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Return of Dark Ages thwarted

Posted by: | October 1, 2009 | No Comment |

The sacking of Rome initiated the 500-year period known as the Dark Ages. As the empire crumbled, chaos ensued. People fled the urban centers and formed small agrarian societies, while leaving behind most of the technological advances of the day. Illiteracy became prevalent and news communication came to a screeching halt.

Today, the world is different than it was in the Dark Ages. People now flock to urban centers — taking technology with them. Literacy is widespread and news communication is instantaneous and pervasive.

(Boston Globe / Dan Wasserman)

(Boston Globe / Dan Wasserman)

Although the Dark Ages ended more than 1,000 years ago, there are still events that serve as reminders of darker days when communication wasn’t so instantaneous or pervasive.

In 2008, the country of Georgia found itself in the middle of a technological dark age when Russian hackers launched a cyber-attack against its Web sites in the early stages of the Russian-Georgian conflict — crippling the government’s communications.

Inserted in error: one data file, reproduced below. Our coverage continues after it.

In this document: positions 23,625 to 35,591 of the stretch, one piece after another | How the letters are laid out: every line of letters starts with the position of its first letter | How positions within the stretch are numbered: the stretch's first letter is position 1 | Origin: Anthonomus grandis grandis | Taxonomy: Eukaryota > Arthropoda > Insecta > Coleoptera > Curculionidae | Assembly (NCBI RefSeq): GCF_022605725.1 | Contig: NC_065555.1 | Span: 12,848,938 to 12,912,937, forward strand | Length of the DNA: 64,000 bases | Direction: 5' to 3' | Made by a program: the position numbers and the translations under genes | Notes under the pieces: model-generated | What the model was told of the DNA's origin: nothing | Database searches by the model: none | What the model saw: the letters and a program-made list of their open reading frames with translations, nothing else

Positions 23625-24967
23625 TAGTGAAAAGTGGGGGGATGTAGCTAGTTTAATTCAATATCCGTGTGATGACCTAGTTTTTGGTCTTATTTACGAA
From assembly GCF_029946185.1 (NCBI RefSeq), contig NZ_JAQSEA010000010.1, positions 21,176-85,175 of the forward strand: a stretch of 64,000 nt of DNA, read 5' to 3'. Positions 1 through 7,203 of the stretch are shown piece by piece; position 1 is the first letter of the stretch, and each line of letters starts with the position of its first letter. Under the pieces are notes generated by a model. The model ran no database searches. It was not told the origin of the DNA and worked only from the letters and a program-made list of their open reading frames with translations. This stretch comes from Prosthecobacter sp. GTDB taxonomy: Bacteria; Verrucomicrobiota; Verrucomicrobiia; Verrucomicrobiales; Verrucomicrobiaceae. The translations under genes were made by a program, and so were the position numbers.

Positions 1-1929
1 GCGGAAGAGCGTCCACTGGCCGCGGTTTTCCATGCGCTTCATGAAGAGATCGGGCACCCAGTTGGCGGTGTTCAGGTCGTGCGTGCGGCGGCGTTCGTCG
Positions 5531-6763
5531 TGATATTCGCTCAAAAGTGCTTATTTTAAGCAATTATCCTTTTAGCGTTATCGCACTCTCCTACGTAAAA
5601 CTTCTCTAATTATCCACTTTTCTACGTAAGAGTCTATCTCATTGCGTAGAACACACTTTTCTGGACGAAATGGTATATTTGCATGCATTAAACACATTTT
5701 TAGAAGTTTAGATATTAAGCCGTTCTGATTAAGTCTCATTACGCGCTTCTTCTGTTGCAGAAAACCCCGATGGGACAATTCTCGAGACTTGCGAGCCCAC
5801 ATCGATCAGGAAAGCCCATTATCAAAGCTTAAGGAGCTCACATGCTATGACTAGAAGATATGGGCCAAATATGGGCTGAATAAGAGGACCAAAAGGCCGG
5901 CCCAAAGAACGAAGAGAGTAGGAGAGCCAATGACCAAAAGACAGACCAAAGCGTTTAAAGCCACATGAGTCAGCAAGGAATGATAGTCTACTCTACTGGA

In 2009, denial-of-service attacks took Twitter, Facebook, and LiveJournal off-line on the one-year anniversary of the Russian-Georgian conflict.  Social networking junkies across the globe were more than annoyed at the downtime.  The attacks on the sites were an attempt to disrupt the postings of a lone blogger in the country of Georgia.

These examples of technological Dark Ages, however, are not limited to the Caucasus.

President Obama also found himself in a technological dark age when he entered the White House. Phone lines were disconnected, computers and software were out of date and nongovernmental e-mail was restricted. Obama staffers also faced other security restrictions, such as no instant messaging.  Obama was even told that he might lose his BlackBerry! Their normal methods of communicating with the outside world had vanished.

Eventually, Obama was allowed to keep his BlackBerry and perpetual technological darkness was averted.

(Getty Images / Ron Sachs)

(Getty Images / Ron Sachs)

(Related reading: “A History of News” – Mitchell Stephens, Chapter 5)

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